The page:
Dhammadinna shares her thoughts on viriya/vigour as derived from Chapter 7 of the Bodhicaryavatara.
The Bodhicaryavatara is an 8th century text written by Shantideva, a Buddhist monk from the monastic ‘university’ at Nalanda, India, and Dhammadinna presented this material over three sessions on an Order retreat called “Teaching the Bodhicaryavatara.” She says at the beginning that she isn’t giving a formal talk and, indeed, the title is her description of what she was doing…. sharing some thoughts...
Surata talks about the nature of Viriya, diligence to practice, to apply oneself, to engage in a steady practice, even when one doesn’t quite feel like it. Calling on Shraddha (faith) we call on diligence that does not lose heart!
Bhante Sangharakshita talks about viriya as ‘vigour’ or ‘energy in pursuit of the good’. Vajradevi explores this in relation to the mindfulness, including the four right efforts, wise and unwise involvement and the near enemy of viriya. Viriya allows for there to be a continuity of awareness.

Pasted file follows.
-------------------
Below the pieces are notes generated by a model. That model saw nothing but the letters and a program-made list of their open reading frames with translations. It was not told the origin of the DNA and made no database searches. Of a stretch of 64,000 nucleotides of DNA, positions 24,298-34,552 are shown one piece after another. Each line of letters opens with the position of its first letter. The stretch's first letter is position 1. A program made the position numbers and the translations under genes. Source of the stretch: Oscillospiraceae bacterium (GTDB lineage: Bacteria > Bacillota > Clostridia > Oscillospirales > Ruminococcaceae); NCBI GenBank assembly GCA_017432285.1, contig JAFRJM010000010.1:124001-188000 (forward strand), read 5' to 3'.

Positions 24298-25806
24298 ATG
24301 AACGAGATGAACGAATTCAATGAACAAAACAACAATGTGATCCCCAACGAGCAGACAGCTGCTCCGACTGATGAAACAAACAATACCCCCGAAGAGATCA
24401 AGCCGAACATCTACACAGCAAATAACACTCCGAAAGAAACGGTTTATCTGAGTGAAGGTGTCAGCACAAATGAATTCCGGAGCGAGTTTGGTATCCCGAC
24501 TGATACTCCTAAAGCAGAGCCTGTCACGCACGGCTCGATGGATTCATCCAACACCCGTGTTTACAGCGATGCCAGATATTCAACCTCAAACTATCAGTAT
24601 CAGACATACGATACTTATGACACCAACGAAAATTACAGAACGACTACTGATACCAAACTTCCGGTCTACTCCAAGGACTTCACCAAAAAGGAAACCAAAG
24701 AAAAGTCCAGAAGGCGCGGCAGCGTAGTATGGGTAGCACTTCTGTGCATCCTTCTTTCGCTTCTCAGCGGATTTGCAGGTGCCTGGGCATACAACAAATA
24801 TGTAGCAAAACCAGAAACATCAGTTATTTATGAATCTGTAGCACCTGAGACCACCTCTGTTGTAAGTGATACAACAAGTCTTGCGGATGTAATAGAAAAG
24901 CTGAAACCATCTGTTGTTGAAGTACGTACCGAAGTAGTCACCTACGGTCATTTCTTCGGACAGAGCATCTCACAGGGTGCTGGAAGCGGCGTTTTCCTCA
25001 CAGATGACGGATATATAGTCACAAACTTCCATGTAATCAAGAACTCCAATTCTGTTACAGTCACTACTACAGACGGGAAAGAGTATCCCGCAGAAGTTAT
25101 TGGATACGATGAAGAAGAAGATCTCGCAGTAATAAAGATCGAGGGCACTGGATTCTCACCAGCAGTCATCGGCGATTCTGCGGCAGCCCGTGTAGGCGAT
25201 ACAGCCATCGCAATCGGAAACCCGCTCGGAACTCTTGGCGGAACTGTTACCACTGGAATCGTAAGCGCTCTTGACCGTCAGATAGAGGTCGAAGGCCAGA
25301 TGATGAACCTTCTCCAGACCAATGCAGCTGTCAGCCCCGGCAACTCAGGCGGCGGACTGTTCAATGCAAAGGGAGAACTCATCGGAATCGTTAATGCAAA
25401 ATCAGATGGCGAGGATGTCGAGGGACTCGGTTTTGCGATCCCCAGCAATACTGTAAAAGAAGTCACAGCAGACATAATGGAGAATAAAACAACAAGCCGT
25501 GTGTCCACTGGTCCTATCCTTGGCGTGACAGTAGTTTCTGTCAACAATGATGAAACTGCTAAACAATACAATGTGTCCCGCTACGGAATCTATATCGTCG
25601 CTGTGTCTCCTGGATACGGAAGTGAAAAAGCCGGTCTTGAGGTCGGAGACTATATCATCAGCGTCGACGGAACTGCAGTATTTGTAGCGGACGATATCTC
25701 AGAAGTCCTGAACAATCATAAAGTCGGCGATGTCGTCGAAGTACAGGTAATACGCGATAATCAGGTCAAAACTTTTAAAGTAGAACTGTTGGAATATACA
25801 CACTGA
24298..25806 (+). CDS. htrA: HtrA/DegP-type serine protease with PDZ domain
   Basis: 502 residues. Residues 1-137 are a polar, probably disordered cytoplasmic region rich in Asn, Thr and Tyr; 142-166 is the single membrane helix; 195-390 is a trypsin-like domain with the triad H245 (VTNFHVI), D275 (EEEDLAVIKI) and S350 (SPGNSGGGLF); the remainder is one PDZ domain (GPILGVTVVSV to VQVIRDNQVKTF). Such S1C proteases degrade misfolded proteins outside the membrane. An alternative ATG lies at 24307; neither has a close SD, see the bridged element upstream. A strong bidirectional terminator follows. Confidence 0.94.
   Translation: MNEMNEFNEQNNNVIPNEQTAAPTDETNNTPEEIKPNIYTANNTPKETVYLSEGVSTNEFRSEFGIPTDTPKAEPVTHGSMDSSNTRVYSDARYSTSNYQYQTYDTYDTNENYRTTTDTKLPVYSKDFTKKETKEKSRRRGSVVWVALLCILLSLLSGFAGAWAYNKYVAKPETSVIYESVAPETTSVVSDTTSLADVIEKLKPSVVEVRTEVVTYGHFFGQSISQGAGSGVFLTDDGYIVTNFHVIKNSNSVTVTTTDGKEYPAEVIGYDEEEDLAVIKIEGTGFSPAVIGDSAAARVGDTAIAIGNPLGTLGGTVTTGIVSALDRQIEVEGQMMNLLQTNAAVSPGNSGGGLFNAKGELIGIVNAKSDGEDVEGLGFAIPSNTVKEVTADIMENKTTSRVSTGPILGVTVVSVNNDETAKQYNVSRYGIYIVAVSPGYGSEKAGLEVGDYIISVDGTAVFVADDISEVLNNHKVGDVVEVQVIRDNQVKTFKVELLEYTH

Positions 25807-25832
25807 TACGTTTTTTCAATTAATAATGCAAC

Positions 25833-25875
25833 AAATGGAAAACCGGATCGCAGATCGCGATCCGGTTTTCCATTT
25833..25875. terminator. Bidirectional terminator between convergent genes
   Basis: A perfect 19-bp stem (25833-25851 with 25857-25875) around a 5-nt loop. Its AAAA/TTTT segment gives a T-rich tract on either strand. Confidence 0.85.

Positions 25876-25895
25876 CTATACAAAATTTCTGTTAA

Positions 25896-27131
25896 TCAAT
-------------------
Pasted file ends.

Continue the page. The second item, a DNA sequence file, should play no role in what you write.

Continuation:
Virya is the energetic counterpart to the patience of Ksanti; it is energy in pursuit of the good. Bodhinaga tells us how we can develop this noble vigour, which brings strength and courage like that of a virtuous knight. He guides us through counteracting the four ‘enemies of virya’ before introducing the Four Powers: ethical sources of energy to power the Dharma life.
Viriya expresses itself in action, with attentiveness, care and enthusiasm. Saddhanandi shares from her personal training and experience as an artist to elucidate the meaning of Virya, drawing out the aspect of training the mind to develop positive mental states.